State not teaching officials about tool used to solve missing person cases; 67% not in federal database
CEDAR RAPIDS, Iowa (KCRG) - 105 of Iowa’s 315 missing person cases are entered into a federal database called NamUs, which stores identification information like DNA, dental records and fingerprints.
The tool allows law enforcement across the country to identify people, regardless of where a case originated, rather than bodies going unidentified, possibly cremated and eliminating any hope for closure. Documents, our KCRG-TV9 i9 Investigative Team received through a public records request show NamUs isn’t taught at Iowa’s Law Enforcement Academy or by the Iowa Department of Public Safety.
13 States, according to the Department of Justice, have laws requiring local law enforcement to report to NamUs. Iowa isn’t one of those states.
Law Enforcement doesn’t know NamUs exists
Medina Rahmanovic, who runs the Missing Person Information Clearinghouse for the Iowa Department of Public Safety, said local law enforcement agencies are responsible for sending information to NamUs.
But, our KCRG-TV9 i9 Team found multiple local law enforcement agencies don’t know about the federal database, which the Department of Justice said helped resolved more than 3,000 missing person cases.
One example was the Carroll City Police Department, which has been searching for Joshua Lampe for about five years according to state records. His name isn’t located in NamUs, as of Thursday night.
Brad Burke, who is the department’s police chief, said he wasn’t aware the database existed when our i9 Investigative Team called to find out why Lampe wasn’t in the database.
Don Phillips (D), who is the Wapello County Sheriff, said the process to get Dennison Clark Stookesberry, who was reported missing in 1999, onto NamUs wasn’t complicated. However, he wasn’t aware of the resource until NamUs called his office looking for DNA
“I had no idea,” Sheriff Phillips said. “I’ve seen it before, you know we had flyers before, but I didn’t know what they did for law enforcement.”
Documents, which our KCRG-TV9 i9 Investigative Team received from a public records request, used to train law enforcement on missing person investigations. NamUs isn’t mentioned in the 45 pages.
Wes Breckenridge, who is the interim director for the Iowa Law Enforcement Academy, said in an email the slide show above is the same material used at the Iowa Law Enforcement Academy.
Medina Rahmanovic said Iowa’s Missing Person Information Clearinghouse uses information from the FBI’s National Crime Information Center (NCIC) and conversations between DPS and a local law enforcement agency can teach departments about resources. However, Iowa doesn’t specifically teach NamUs because the law doesn’t require a report to the database.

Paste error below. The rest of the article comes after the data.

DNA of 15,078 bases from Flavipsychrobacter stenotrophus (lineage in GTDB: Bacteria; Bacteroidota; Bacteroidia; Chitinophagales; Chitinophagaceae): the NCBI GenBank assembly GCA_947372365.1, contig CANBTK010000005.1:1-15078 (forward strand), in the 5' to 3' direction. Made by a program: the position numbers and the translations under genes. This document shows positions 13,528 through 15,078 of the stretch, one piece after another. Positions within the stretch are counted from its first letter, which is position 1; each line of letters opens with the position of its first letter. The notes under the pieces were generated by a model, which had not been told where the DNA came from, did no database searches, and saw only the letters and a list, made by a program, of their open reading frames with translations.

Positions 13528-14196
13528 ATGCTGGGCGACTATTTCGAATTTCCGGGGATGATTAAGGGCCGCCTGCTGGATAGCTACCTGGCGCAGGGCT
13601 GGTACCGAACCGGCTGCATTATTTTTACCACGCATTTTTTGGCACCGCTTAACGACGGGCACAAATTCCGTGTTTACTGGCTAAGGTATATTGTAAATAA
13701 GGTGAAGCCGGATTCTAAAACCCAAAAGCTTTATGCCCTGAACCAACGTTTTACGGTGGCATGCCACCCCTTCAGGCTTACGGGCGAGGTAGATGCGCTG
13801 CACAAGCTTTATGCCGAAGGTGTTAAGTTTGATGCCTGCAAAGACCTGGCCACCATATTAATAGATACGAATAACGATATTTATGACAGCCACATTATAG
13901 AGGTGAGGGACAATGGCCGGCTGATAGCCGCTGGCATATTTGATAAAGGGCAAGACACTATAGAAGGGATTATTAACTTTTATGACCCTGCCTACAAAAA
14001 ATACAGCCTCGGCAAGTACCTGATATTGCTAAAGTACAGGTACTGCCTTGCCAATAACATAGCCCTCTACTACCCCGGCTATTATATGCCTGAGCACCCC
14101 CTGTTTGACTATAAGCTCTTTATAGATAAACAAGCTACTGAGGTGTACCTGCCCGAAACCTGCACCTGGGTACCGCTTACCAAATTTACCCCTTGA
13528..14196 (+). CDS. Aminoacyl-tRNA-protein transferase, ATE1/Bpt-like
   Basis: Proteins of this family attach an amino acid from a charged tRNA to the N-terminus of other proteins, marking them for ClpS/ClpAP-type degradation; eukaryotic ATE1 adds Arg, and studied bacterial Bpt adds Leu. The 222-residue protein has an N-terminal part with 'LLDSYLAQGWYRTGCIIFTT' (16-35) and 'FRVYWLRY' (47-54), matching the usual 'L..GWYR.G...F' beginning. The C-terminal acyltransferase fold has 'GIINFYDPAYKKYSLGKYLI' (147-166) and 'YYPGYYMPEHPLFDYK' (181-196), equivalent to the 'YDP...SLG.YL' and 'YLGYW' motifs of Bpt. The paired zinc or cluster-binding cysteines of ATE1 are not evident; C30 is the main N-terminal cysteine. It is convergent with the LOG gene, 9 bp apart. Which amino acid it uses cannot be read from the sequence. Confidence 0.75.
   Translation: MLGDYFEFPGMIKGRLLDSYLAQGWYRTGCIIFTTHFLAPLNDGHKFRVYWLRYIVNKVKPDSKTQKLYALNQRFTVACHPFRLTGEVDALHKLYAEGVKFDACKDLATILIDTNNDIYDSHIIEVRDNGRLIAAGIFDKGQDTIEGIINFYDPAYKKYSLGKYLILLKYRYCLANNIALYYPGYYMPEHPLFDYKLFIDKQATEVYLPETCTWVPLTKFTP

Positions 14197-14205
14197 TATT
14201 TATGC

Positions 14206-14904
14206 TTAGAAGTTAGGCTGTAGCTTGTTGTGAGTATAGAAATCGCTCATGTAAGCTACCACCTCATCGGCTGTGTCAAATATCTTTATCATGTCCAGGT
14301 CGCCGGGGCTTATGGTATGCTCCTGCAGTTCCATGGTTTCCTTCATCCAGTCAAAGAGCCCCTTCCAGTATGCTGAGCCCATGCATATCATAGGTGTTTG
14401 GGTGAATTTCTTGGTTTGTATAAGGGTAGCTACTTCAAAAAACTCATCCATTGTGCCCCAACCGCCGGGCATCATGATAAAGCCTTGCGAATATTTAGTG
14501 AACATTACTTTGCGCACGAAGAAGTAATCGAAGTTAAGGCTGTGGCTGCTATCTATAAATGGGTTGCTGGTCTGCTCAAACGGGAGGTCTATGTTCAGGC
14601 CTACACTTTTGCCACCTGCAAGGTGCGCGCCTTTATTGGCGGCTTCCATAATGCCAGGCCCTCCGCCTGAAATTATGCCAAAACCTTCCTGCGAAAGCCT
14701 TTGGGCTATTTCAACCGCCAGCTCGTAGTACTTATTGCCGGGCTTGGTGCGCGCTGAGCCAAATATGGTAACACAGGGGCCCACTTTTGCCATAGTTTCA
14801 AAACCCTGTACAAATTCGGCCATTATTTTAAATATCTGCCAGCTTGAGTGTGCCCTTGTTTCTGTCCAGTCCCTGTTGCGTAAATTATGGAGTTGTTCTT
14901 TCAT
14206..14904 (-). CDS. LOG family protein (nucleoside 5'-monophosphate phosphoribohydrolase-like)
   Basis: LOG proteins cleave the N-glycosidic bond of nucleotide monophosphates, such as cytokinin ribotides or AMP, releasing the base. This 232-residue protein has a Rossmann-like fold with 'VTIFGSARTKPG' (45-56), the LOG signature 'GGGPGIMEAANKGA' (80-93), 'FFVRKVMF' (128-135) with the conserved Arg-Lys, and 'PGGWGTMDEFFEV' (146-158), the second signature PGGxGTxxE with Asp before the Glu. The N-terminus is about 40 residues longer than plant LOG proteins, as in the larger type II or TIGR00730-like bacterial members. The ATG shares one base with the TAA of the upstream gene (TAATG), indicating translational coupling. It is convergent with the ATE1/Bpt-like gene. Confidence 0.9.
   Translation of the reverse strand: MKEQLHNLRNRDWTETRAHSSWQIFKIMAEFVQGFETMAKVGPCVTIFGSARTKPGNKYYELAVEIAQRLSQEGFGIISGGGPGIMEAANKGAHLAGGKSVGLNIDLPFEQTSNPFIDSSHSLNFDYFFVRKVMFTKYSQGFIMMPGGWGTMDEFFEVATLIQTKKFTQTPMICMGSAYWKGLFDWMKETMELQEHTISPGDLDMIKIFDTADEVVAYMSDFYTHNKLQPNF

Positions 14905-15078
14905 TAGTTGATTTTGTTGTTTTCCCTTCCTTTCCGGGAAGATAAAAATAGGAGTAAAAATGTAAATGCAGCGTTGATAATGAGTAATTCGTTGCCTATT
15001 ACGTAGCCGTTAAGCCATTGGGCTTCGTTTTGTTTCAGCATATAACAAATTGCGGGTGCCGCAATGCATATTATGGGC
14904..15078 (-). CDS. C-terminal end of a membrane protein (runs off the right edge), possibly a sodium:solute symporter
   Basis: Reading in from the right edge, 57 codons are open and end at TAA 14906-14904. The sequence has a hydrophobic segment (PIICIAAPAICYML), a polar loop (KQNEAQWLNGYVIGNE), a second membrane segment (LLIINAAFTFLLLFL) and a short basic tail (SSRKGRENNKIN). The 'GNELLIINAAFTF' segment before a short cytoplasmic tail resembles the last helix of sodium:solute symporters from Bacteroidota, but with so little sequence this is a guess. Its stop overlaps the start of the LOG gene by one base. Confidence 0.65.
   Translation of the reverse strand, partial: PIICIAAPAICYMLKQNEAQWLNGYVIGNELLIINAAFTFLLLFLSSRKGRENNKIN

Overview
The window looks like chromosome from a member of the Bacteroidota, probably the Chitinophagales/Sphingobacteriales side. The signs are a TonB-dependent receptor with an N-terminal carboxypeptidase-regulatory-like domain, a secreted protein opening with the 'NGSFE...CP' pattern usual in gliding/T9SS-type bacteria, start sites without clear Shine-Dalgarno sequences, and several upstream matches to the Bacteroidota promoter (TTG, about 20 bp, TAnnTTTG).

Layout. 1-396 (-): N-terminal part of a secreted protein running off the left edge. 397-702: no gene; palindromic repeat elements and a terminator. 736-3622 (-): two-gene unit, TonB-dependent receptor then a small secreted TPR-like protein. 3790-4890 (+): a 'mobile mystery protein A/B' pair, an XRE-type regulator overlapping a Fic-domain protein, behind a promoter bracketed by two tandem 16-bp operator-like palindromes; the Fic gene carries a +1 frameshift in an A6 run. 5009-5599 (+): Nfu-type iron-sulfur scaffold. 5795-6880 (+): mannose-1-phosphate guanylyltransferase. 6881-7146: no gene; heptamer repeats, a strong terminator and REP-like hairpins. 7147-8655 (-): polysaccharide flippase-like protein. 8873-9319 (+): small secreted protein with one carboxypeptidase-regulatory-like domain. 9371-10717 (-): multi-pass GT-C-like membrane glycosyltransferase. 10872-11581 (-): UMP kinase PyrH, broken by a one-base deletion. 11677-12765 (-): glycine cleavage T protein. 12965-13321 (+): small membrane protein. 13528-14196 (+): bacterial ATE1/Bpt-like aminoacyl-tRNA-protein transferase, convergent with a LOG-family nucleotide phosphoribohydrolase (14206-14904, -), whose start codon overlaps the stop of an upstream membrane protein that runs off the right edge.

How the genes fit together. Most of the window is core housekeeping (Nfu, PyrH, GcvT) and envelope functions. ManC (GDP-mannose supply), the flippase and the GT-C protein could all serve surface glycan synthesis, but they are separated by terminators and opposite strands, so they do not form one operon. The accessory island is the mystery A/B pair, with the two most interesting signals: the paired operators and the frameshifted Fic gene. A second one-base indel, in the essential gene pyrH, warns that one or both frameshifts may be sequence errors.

“The state of Iowa isn’t required to report information to NamUs, so we don’t discuss it at the local level,” Rahmanovic said.
Rahmanovic said Iowa’s Missing Person Information Clearinghouse uses information from the FBI’s National Crime Information Center (NCIC). She said not every state has an individual website as a clearinghouse, like Iowa and most people under 18 on the website are likely runaways who will be found.
Advocates Push for Law Requiring Local Law Enforcement Report to NamUs
Dr. Karen Shalev-Greene, who is the director of the center for the study of missing persons at the University of Portsmouth in the United Kingdom, said a national clearinghouse is important because there is a consistency around publicity, data and other services for all missing people. She said those expectations are passed down to law enforcement agencies.
“It’s a very very complex area of work,” Dr. Shalev-Green said. “So, the more information we can provide different agencies in how to do things across the board the better [services for missing people].”
She said without a service like NamUs, bodies are likely to remain lost in the system and not returned to their families.
Marilyn McAllister-Snelling, who has been searching for her missing son David McAllister for about five years, said her son wasn’t in NamUs for about three months. She said she’s concerned his body was already found during that gap and cremated, meaning nobody will find her son, David.
“It’s such an empty, emptiness you can never fill,” McAllister-Snelling said. “So the pain is more than physical pain, you know its physical, its emotional, its spiritual. it’s just such an empty space that can never be filled.”
Arizona, Arkansas, Illinois, Michigan, New Mexico, New York, North Carolina, Oklahoma, Pennsylvania, Tennessee, Texas, Washington and West Virginia have laws requiring the use of NamUs for missing and/or unidentified persons, according to the Department of Justice.
McAllister-Snelling believes Iowa should have a similar requirement.
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